24 August 2015
Emeritus Professor of Clinical Genetics, University of NottinghamAppeared in BioNews 816
The Story Within - Personal Essays on Genetics and Identity
Edited by Professor Amy Boesky
Published by Johns Hopkins University Press
ISBN-10: 1421410966, ISBN-13: 978-1421410968
Buy this book from Amazon UK
Over 30 years ago, those who taught clinical genetics to medical students and other health professionals focussed on the triple difficulty of explaining a genetic disease, its inheritance pattern and its scientific basis. Early attempts to make students consider the impact on affected families were, if tackled at all, based on presentations by forthright members of the burgeoning self-help groups or genetic alliances. Occasionally there were workshops that used role play to illustrate common scenarios.
Now, there is a growing literature of personal memoirs, wonderfully exemplified by this splendid monograph edited by Amy Boesky, which recounts stimulating stories for in-depth psychosocial teaching. Each story in the collection is written by someone (including Amy Boesky herself) with a genetic condition in the foreground of their life. They offer clear and passionate accounts of what happened and how it felt, and all the contributors are inspired communicators, who each cover the challenge of 'What we have' with clear language, honesty and great humility. Many belong to that rare breed who can tell us the facts of their story, as well as revealing their fears and hopes.
After an introductory chapter by Boesky, the book is arranged in three sections. The first covers what the authors experienced as they found out about their conditions and learnt to understand the genetics. In this section Kelly Cupo describes several disturbing examples of what friends said to her about her mother's diagnosis of Huntington's disease: 'Really Kel, we're all kind of selfish... You are selfish too, you know. You're here at college when your mom is at home sick. Instead of being there for her, you're here, hours away.' Billy brought up something his dad had told him, 'The most important thing to look for in the person you settle down with is good genes'.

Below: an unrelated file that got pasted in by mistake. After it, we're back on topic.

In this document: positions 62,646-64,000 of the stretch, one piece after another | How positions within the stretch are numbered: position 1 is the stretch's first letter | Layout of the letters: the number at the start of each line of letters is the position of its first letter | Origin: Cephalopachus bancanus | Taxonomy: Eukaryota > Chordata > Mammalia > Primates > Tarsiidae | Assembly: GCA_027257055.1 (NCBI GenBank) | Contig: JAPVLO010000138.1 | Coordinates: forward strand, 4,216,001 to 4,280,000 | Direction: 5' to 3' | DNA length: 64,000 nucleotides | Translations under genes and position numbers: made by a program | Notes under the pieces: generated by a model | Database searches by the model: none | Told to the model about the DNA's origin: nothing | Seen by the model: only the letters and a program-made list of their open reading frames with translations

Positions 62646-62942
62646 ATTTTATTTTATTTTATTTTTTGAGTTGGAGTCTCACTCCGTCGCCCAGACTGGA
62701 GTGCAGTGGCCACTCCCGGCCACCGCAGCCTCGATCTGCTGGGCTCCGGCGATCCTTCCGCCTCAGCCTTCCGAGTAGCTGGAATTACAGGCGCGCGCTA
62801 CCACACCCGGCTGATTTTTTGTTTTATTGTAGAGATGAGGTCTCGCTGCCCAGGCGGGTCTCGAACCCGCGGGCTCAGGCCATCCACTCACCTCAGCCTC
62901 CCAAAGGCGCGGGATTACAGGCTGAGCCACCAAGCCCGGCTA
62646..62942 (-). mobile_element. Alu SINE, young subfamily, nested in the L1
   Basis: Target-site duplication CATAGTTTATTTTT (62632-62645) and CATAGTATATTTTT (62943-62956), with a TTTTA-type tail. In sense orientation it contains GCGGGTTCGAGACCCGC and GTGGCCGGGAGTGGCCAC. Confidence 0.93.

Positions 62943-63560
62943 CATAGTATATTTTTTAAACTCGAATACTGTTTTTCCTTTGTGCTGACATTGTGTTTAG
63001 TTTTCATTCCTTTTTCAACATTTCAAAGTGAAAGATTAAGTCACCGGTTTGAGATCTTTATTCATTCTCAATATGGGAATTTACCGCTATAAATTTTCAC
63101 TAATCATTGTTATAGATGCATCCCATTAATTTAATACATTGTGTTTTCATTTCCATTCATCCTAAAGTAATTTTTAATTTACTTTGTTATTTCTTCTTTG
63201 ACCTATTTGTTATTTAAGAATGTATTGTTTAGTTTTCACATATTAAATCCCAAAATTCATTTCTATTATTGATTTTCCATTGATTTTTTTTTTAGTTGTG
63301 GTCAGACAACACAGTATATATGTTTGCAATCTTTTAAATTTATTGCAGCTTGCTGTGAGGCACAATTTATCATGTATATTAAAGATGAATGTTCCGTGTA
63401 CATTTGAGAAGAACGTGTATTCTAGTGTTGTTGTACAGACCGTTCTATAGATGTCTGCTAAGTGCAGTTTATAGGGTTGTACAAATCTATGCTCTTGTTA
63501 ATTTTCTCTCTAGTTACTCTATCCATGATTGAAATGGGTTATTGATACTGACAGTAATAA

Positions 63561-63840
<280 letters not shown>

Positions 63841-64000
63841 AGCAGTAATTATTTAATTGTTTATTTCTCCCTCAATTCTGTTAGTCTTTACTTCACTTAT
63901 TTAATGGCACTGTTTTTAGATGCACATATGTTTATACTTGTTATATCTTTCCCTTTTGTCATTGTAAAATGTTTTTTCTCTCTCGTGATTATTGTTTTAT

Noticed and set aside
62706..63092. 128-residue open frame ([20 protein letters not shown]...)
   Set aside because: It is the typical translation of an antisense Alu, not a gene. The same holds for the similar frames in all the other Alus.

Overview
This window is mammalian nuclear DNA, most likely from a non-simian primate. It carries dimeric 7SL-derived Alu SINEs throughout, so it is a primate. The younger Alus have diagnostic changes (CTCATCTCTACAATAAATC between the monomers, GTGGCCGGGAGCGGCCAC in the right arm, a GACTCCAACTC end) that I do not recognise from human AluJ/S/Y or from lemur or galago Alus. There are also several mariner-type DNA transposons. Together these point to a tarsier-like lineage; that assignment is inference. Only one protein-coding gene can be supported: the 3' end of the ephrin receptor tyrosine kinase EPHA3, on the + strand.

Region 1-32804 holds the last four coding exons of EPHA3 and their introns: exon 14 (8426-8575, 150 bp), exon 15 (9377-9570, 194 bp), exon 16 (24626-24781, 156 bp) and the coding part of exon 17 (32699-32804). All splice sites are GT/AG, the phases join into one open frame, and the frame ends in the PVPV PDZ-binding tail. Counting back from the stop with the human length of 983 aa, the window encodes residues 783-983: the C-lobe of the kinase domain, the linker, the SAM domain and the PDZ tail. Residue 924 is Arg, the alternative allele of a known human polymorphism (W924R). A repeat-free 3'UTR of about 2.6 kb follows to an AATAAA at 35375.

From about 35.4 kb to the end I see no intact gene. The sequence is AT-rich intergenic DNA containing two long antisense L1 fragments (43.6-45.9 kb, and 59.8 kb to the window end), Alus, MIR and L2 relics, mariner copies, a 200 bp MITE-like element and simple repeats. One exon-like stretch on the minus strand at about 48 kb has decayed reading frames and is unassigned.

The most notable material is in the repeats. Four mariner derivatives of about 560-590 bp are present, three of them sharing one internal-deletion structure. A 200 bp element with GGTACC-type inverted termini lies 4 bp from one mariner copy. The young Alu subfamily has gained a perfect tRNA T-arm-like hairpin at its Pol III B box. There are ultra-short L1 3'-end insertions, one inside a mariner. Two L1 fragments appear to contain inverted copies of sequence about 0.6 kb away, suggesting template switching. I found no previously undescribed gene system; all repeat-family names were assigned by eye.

You must read all of this and be humbled. (Oh God. Did I ever say anything similar!)? The second section covers possible interventions taken up, given the genetic situation (ranging from pre-implantation genetic diagnosis to prophylactic breast surgery, to heartfelt prayers for sight to be restored for a father with retinitis pigmentosa). This section also illustrates how life feels like when living with adverse genetic knowledge. Learning of Anabel and Isobel, identical twins with cystic fibrosis is absolutely gripping. A shared duty to look after each other, complementary commitments to others (Anabel became a genetic counsellor and Isobel a medical social worker), three (!) lung transplants and over sixty hospitalisations and this is what they wrote: '...our culture, our twinship and yes, even our CF genes – have empowered us to do more, be more and grab more out of life than most people of our age'.
The final section considers how the knowledge of the possible transmission of a genetic disease to the family is confronted. Emily Rapp poignantly describes life with her son Ronan, who was diagnosed with Tay-Sachs disease at nine months and who suffered the inevitable deterioration by age two and a half years. Her closing lines are: 'Ronan was mine. I didn't want him to be another, different baby. I couldn't imagine not having had a part in creating him, or not having known him. I did not run away from him or rush out of any rooms. I stayed put. And I never wanted him to be perfect. I wanted him to live.'
The patterns of inheritance included in these essays range from the autosomal dominant (Huntington's disease, pathological BRCA1 mutations, familial Alzheimer's disease and hypertrophic obstructive cardiomyopathy), autosomal recessive (cystic fibrosis, Fanconi's anaemia, Tay-Sachs disease and deafness due to a Connexin 26 mutation), X-linked (fragile X, retinitis pigmentosa and Duchenne muscular dystrophy) and all the way to the multifactorial examples, such as manic depression and schizophrenia. There is a memoir of one geneticist who, having been through the process of having his genome sequenced, became a campaigner for more openness by researchers and for the dissemination of research results to all participating 'subjects'.
When medical students really feel that they understand genetics – that inherited diseases can be ascribed to dysfunctional effects of mutations, that the genetic code economically displays more information on diversity than we ever imagined and that the next step is to manipulate abnormal genomes towards a medical notion of normality – let them all read 'The Story Within' and be brought down to earth with a bang. I know I was.
Buy The Story Within - Personal Essays on Genetics and Identity from Amazon UK.